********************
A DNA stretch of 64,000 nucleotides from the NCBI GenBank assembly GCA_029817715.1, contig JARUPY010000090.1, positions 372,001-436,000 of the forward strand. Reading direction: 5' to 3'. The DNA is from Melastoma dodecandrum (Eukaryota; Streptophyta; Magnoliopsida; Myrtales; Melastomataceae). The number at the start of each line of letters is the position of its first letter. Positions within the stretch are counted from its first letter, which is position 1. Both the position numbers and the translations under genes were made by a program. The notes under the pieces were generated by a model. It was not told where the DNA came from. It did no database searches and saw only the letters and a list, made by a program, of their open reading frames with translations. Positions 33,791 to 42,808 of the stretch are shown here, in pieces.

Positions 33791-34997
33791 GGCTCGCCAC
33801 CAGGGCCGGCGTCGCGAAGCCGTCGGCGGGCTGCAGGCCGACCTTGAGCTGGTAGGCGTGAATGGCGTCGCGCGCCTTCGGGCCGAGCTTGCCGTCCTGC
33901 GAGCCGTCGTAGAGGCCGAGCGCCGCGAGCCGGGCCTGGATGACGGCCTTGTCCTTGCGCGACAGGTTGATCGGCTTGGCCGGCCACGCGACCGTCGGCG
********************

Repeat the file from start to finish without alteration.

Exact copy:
A DNA stretch of 64,000 nucleotides from the NCBI GenBank assembly GCA_029817715.1, contig JARUPY010000090.1, positions 372,001-436,000 of the forward strand. Reading direction: 5' to 3'. The DNA is from Melastoma dodecandrum (Eukaryota; Streptophyta; Magnoliopsida; Myrtales; Melastomataceae). The number at the start of each line of letters is the position of its first letter. Positions within the stretch are counted from its first letter, which is position 1. Both the position numbers and the translations under genes were made by a program. The notes under the pieces were generated by a model. It was not told where the DNA came from. It did no database searches and saw only the letters and a list, made by a program, of their open reading frames with translations. Positions 33,791 to 42,808 of the stretch are shown here, in pieces.

Positions 33791-34997
33791 GGCTCGCCAC
33801 CAGGGCCGGCGTCGCGAAGCCGTCGGCGGGCTGCAGGCCGACCTTGAGCTGGTAGGCGTGAATGGCGTCGCGCGCCTTCGGGCCGAGCTTGCCGTCCTGC
33901 GAGCCGTCGTAGAGGCCGAGCGCCGCGAGCCGGGCCTGGATGACGGCCTTGTCCTTGCGCGACAGGTTGATCGGCTTGGCCGGCCACGCGACCGTCGGCG